In her presentation, Traci informed the partners that local levies and bonds fund needs not included as part of the state-funded program of basic education. She shared that LWSD is the third largest district in Washington State with 52 schools serving 29,572 students and that between 2010 and 2017, enrollment grew at an average of 700 students per year. Thus there is a critical need for building more schools and adding infrastructure and that the new bond will help add space for 2,100 students.

The bonds and levies on voting for Lake Washington School District are Replacement Educational Programs & Operations Levy: Funding for staff, programs, operations and courses, Replacement Capital Projects Levy: Funding for technology and facilities needs, and Bond to Reduce Overcrowding and Enhance Learning Environments: Funding for new schools and classrooms needed to address growing student enrollment. More information.

Following the presentations, Stephanie Cherrington, Eastside Pathways Executive Director, urged the partners to vote. “I hope that you will all encourage friends and family to get out and vote. It’s really important to communicate to your constituencies the importance of voting for levies,” she said.

 

Next on the agenda was a mapping exercise in which Stephanie asked partners to map their programs to the Eastside Partnership goal areas. “One of the key tenants of collective impact is a set of common, agreed upon goals. Understanding the goal areas of the Partnership and how their organization’s programs align with them is an important part of our common work,” explained Stephanie.

Later, speaking to partners, the general consensus was that the mapping exercise was useful in understanding how their programs aligned with the goal areas. This will be an ongoing exercise as Eastside Pathways reaches out to all its 68 partners. The complete exercise will be shared with the partners later in the year.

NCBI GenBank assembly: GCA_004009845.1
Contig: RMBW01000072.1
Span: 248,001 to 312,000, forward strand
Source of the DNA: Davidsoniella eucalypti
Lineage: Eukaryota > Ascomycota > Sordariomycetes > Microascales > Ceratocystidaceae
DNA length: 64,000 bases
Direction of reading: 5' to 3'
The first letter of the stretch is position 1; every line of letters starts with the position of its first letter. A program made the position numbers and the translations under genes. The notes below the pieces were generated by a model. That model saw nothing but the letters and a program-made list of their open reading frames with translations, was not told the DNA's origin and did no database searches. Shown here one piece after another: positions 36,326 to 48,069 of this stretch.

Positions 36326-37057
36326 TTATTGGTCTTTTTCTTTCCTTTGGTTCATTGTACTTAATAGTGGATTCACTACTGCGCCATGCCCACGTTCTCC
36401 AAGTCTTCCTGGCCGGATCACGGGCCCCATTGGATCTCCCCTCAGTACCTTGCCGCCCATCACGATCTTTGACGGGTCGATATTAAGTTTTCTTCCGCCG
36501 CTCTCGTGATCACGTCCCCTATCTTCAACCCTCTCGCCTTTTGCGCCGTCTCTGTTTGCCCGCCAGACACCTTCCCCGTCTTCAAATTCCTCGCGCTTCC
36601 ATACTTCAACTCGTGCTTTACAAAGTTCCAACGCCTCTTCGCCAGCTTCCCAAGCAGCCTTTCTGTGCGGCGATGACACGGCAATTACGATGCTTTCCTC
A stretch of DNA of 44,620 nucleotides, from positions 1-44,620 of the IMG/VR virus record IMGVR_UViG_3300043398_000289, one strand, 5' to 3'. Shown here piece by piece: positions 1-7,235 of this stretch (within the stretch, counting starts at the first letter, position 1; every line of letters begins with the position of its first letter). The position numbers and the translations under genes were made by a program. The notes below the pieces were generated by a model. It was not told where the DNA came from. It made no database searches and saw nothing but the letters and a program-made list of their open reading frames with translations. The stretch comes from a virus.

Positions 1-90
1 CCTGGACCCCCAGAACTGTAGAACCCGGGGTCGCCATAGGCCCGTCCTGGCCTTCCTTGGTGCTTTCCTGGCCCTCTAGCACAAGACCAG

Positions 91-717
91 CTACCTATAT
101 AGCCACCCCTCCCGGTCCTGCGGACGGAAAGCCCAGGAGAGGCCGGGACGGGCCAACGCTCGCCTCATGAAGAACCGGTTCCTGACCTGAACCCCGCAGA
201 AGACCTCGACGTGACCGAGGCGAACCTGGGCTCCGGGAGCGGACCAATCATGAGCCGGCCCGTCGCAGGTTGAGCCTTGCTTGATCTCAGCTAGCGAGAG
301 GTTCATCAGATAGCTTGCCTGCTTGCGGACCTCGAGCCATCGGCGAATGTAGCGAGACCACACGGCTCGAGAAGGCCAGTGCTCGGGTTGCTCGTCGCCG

Next, Mark Manuel, Diversity Outreach and Engagement Administrator at the City of Bellevue had a dialogue with Alma Gonzalez about the newly launched NISO Promotores Program of which she is the principal and director. Alma expressed her gratitude to the community for helping her develop the mission, vision, and set of services that NISO will now offer to the community. “Our vision is to create opportunities to promote self-development and stronger, vibrant, diverse communities through the use of the Promotores model, “she said.

 

The meeting concluded with Patti expressing her appreciation of the work of the partners and of Eastside Pathways:

“Thank you for the work you do. I’m happy to be a part of that and of the future as it continues to grow. Working collaboratively in the community is truly our way of giving kids what they need to succeed so that they can go on to graduate and be healthy productive citizens. And that’s what Eastside Pathways, the backbone entity, does so well in getting us together to work better. Because we all know each other now. Today I can pick up the phone and call Judy [Buckmaster] at BSD and get things done quicker. I appreciate those relationships, and that’s what we need to work on as well when we come together three times a year at these meetings.”

 

Next meetings:

  • Our next All-Partner Meeting is on Friday, May 18, 9 – 11 a.m. at Lake Washington School District, 16250 NE 74th St, Redmond, WA 98052. Register here
  • We have an Eastside Pathways 101 on Thursday, April 19, 9 – 10:30 a.m. at the Boys and Girls Club – Main Club, 209 100th Avenue NE, Bellevue, WA 98004. Please share with your board and staff (current and new) whom you believe would benefit and/or with any new organization you think would be interested in joining the Partnership. Register here.